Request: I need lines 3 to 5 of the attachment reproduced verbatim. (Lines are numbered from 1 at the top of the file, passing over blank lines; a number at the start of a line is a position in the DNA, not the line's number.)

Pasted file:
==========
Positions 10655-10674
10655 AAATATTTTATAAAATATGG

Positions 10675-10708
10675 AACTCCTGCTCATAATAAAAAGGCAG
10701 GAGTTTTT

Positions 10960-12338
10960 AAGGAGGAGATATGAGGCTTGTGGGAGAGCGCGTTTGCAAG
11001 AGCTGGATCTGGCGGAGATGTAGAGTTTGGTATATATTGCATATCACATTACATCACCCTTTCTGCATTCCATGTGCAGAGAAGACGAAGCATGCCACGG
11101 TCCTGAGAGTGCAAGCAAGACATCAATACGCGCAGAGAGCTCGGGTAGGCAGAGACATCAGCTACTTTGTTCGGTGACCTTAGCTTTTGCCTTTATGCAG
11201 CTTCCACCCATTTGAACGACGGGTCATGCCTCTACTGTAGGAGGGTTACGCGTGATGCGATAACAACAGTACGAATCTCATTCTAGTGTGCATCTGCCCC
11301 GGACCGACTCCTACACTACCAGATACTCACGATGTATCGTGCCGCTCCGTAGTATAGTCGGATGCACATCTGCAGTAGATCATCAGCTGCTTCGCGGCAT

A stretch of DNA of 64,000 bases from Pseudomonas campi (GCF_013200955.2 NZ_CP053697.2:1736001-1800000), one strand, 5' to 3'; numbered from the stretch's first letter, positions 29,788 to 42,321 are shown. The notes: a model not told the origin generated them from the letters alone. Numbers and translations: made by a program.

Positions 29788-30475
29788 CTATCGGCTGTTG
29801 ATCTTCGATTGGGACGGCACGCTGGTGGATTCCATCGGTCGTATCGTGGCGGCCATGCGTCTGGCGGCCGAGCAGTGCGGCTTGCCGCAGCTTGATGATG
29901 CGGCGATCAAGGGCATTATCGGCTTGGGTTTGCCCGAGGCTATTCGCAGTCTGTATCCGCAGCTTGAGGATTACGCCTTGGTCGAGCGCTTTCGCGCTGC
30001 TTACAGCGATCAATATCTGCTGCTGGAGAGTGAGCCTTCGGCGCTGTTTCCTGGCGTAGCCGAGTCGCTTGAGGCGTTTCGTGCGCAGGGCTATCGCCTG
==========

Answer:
Positions 10675-10708
10675 AACTCCTGCTCATAATAAAAAGGCAG
10701 GAGTTTTT